The Thinking 

Will Georgetown Be Exorcised?

May 21, 2012


THIS IS one of the most wonderful news stories I have read in a long time. From The Washington Post:

The author who turned Georgetown University into a horror scene in “The Exorcist” plans to sue the school in church court, charging that his alma mater has strayed so far from church doctrine that it should no longer call itself Catholic.

William Peter Blatty, who graduated from Georgetown in 1950, says the “last straw” was the university’s speaking invitation to Health and Human Services Secretary Kathleen Sebelius.

Sebelius, who addressed graduating public policy students on Friday (May 18), has been criticized by conservative Catholics for approving a mandate that requires many religious institutions to cover employees’ birth control costs. The Archdiocese of Washington called the Sebelius invitation “shocking.”

Blatty, 85, credits a Georgetown scholarship with fostering his writing career, which includes an Academy Award for “The Exorcist,” a blockbuster based on his best-selling 1971 novel. [cont.]

Notice how the Post says Sebelius has been criticized by “conservative” Catholics, as if there are any Catholics to whom Sebelius’s views would be acceptable. Also, shouldn’t Blatty be able to sue Georgetown in civil court too, given that the school is taking money from donors under false pretenses?

—– Comments —-

Paul, who is a lawyer, writes:

A U.S. civil suit probably would be dismissed well before trial. Common Law (and Civil Law) fraud requires a false representation, and the false representation at issue is whether Georgetown is falsely holding itself out as a Catholic institution. Catholicism is defined by the Apostles’ Creed, which requires belief in the Holy Catholic Church, the only belief logically at issue. The sub-issue therefore is whether Georgetown believes in the Holy Catholic Church.

Now, Georgetown’s headmaster(s) will file an affidavit declaring he believes in the Holy Catholic Church. Blatty must counter with affidavits declaring specific facts that would lead a reasonable person to conclude an issue of material fact exists as to whether the headmaster is accurate. Even though the court must view the counter-affidavits in a light favorable to the defendant (absent obvious lies), the burden on Blatty would be high based on general observation.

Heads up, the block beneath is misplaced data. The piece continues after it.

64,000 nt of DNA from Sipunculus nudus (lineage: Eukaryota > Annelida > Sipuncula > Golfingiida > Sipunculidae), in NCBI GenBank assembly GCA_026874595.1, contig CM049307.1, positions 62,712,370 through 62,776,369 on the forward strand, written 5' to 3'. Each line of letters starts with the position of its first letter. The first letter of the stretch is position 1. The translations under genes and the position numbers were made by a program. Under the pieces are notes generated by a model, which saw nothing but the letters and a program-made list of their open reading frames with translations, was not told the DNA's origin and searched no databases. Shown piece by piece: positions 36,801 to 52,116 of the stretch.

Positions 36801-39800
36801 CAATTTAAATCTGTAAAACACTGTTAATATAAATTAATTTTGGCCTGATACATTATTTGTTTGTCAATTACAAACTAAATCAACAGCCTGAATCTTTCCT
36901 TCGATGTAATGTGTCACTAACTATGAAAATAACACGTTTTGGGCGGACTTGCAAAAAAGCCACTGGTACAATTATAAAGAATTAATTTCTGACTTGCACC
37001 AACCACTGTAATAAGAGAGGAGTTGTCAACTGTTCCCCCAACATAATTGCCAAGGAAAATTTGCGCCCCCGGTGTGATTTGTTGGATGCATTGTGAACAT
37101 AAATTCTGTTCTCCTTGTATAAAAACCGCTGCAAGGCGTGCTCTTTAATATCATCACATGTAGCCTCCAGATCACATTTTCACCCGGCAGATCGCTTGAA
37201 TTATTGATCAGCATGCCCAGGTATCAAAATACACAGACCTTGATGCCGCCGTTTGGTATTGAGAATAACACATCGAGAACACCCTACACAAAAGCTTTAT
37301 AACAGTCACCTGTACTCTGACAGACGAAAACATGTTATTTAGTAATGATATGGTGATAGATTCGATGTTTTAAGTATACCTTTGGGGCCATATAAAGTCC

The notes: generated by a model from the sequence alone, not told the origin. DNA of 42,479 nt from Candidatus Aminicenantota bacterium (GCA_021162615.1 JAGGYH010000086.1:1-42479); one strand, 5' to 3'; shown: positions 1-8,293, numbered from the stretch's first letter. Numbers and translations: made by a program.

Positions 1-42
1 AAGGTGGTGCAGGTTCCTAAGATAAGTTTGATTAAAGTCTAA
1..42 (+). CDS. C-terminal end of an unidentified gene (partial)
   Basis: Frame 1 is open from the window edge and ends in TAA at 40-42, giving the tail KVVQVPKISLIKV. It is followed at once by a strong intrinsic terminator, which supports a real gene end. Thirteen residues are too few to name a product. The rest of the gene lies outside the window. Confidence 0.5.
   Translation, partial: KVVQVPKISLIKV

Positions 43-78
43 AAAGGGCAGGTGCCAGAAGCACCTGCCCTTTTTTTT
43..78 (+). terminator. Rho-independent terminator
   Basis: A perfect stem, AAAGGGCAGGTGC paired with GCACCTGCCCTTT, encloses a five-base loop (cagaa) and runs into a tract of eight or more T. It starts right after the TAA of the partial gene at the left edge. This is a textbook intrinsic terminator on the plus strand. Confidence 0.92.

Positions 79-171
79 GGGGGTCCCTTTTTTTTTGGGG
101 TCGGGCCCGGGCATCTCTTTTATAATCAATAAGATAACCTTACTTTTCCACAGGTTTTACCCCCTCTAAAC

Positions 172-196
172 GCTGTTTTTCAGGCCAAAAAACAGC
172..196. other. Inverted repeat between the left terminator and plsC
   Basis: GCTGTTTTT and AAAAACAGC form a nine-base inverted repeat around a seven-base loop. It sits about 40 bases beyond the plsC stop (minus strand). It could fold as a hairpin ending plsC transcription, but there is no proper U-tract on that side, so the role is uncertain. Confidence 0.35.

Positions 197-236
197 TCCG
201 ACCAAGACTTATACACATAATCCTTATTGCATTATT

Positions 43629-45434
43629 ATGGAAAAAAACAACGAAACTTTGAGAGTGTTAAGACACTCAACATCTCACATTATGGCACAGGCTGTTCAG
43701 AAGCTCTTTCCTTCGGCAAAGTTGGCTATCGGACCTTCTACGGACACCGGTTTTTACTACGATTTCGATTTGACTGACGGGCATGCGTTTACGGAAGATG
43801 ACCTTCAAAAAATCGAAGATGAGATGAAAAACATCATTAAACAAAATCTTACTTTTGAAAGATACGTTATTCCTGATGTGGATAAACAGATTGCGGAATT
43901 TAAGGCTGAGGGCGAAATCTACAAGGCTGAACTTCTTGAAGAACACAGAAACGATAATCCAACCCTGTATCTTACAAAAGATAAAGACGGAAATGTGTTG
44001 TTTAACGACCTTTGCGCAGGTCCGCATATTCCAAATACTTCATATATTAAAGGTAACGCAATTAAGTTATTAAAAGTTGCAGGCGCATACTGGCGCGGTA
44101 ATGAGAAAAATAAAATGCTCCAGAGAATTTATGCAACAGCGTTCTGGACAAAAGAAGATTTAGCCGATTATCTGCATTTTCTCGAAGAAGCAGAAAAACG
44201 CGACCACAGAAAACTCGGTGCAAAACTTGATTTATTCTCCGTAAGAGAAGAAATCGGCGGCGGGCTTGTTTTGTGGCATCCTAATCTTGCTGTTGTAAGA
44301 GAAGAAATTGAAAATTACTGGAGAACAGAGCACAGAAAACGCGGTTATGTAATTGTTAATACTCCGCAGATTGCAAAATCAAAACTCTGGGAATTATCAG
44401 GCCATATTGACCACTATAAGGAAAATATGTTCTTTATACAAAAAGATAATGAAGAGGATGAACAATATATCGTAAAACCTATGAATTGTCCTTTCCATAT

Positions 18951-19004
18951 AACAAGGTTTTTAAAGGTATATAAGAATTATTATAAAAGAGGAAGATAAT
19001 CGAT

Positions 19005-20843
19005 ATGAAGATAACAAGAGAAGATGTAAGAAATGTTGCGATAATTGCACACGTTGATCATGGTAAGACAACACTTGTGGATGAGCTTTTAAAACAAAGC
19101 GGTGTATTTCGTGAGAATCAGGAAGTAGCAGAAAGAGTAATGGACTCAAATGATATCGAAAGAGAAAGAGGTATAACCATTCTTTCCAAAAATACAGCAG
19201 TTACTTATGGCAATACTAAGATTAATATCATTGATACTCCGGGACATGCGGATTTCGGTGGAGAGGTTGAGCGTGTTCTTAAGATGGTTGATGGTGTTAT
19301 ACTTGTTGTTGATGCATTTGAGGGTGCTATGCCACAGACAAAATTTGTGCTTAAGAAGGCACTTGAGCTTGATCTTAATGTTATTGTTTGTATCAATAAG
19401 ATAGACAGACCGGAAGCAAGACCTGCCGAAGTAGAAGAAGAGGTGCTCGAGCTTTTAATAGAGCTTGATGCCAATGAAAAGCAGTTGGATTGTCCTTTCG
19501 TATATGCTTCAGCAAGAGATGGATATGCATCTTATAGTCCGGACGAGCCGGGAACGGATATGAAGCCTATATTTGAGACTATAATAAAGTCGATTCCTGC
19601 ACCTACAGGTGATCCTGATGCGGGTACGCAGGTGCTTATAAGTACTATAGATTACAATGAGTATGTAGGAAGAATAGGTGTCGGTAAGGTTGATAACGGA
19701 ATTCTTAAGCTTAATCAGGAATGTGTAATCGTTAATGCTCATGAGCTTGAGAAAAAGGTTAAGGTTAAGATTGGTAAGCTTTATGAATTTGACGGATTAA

Considering that the Pope will not get involved, Blatty might be able to obtain an affidavit from the bishop with authority over Georgetown.

The Pope can excommunicate, but an after-the-fact excommunication will not help Blatty. Perhaps under canon law (the basis of Blatty’s case) retroactive laws are possible, but this would be an ex post facto law under the Constitution.

This is the quick and dirty answer (lawyer waffling). There are several other major common law issues, but this one is the sexiest. I wish him luck though. (That was the scariest book I have ever read.)

Laura writes:

Thank you. If Blatty’s suit succeeded under canon law, many Catholic universities and colleges would be vulnerable to similar challenges,which makes success seem unlikely.

By the way, Kristor writes a fascinating view of The Exorcist here.

Bob writes:

Lawyer Paul is wrong. The Apostle’s Creed (and the Nicene Creed) is accepted by all Christians, not just the Catholic Church. Many Christians hotly dispute and deny all sorts of Catholic doctrines, e.g., Papal Infallibility.

The Catholic Church requires its members and institutions to agree to much more than the Creeds, which are only a bare outlines of the more important important doctrines. The full requirement is the Catechism of the Catholic Church, which runs to almost 700 pages. You are not a Catholic if you accept abortion or the Book of Mormon or hundreds of other things. The suit is valid if it can be shown that Georgetown University regularly violates any of the hundreds of doctrines a Catholic must believe.